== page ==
Police Assassins (1985)

Posted in Reviews by - May 10, 2012
Police Assassins (1985)

Yeoh’s first starring role has the former Miss Malaysia as a buttoned up, straight laced HK policewoman in sassy 80s hair and makeup, concealing gun holsters behind high collar jackets and harem pants. She is soon supported by London’s top agent Cynthia Rothrock, recruited from Scotland Yard (ha!) with a remarkable fluency in Cantonese, to help Yeoh crack a case involving cheery criminal James Tien who is in hot pursuit of a microfilm displaying evidence of forged real estate documents.

Meanwhile, the film is in the unfortunate possession of three buffooning petty thieves: Panadol (Tsui Hark), Strepsil (John Sham) and Aspirin (Meng Hoi), whose boss turns out to be Sammo Hung in a particularly humble cameo. The trio keep the comedy broad and clean while Corey Yuen makes sure only his exclusive leading ladies supply the punishment. Cynthia and Michelle’s unlikely on-screen alliance save the film from completely laughing at itself, as well as delivering a spirited roundhouse kick for gender equality.

Yeoh, aged 23, was credited as ‘Michelle Khan’ in her first few HK actioners, before her marriage to entrepreneur and D&B Films producer Dickson Poon influenced a decision to retire from the film industry. Even if Yeoh hadn’t returned to the film industry (she thankfully did and has gone on to make a phenomenal impact in movies like Tomorrow Never Dies and Crouching Tiger, Hidden Dragon), there is still a lot riding on this film for it not to be completely discarded as a mere curiosity. For starters, it features Delaware’s resident blond fury Cynthia Rothrock in her first crippling HK shoot, plus a never ending roll call of Golden Harvest contract talent sticking their noses in for mostly silly comedic cameos, including (among others) Wu Ma, Richard Ng, Dennis Chan and David Chiang.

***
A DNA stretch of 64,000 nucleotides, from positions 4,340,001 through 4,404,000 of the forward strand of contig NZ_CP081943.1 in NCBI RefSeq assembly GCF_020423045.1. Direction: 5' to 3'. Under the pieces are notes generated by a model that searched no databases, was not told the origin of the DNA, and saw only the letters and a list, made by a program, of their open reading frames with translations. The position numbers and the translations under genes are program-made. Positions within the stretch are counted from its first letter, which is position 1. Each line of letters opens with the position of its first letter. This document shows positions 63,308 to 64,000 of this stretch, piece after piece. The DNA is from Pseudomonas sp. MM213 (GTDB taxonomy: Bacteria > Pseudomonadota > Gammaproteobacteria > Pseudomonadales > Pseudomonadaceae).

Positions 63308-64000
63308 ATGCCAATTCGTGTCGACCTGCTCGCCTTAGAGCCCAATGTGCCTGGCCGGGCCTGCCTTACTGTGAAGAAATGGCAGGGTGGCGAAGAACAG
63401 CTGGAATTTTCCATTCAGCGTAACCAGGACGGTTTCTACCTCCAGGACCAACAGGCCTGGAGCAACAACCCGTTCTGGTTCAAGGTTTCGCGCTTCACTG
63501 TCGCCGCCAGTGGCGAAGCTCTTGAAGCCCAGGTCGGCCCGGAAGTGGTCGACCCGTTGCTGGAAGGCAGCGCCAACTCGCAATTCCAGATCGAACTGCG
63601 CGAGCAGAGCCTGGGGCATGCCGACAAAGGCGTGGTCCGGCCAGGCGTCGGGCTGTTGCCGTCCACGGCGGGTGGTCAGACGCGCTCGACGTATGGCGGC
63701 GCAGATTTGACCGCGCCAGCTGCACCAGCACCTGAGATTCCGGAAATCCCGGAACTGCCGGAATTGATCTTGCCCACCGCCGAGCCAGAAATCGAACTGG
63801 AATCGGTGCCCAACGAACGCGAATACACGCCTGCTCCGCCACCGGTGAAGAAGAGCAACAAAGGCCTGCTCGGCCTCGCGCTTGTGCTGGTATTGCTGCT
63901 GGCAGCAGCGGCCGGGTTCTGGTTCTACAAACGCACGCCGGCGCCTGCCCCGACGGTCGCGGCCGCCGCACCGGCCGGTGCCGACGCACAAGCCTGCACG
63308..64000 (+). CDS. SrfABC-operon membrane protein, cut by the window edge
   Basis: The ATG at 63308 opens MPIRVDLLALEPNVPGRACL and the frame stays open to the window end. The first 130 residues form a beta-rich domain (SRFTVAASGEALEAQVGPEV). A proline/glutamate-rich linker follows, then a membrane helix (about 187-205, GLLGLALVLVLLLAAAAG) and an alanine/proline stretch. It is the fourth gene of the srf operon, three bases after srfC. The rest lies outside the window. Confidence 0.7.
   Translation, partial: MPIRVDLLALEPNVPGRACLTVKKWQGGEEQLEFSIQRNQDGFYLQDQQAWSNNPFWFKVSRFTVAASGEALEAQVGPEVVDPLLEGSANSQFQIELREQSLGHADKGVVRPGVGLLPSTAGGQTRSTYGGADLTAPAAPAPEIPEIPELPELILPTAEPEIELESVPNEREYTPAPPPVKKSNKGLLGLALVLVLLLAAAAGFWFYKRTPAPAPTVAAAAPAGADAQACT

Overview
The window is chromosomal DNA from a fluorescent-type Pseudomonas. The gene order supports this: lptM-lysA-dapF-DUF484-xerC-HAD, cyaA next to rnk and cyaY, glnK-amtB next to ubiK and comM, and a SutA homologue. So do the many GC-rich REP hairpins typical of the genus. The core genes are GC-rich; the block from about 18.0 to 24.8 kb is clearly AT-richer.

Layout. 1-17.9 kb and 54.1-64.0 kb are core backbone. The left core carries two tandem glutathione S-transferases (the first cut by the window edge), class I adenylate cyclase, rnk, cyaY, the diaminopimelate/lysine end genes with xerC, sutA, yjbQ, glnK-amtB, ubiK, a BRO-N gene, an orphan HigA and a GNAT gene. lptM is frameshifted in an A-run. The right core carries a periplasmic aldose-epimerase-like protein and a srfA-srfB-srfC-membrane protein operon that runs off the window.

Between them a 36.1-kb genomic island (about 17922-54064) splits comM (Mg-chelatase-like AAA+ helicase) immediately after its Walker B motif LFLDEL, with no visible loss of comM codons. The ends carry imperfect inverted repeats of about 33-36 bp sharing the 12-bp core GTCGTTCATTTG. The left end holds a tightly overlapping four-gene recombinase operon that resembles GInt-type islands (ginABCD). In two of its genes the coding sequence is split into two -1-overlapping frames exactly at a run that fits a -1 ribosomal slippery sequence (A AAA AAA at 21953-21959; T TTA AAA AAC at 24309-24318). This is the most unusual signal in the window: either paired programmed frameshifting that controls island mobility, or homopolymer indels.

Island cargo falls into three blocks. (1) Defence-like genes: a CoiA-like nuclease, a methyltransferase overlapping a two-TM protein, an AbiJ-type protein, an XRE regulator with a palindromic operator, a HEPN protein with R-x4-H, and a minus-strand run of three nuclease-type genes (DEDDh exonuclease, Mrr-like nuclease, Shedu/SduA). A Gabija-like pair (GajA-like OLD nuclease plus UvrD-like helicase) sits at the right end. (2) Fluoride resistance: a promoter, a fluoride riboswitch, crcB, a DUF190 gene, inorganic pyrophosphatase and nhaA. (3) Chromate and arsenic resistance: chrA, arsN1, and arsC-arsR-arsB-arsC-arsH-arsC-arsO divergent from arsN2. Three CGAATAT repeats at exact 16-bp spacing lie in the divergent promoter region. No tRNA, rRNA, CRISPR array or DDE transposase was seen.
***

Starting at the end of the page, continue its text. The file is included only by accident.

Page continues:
But the real clincher is watching the formidable females – both of which seem criminally underused – duke it out in sublime, razor sharp fight scenes. The film’s visceral conclusion won’t disappoint as Rothrock fights Dick Wei and Yeoh takes on Chung Fat, here playing a fantastic psychopath called ‘Mad Dog’ whose large moustache is matched in size by two huge eyebrows. Yes, it is quite ridiculous, but in places, it is also quite awesome.

AKA: In the Line of Duty 2; Super Cops; Yes, Madam; Yes, Madam!

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Editor and creator of Kung Fu Movie Guide and the host of the Kung Fu Movie Guide Podcast. I live behind a keyboard in London, UK.

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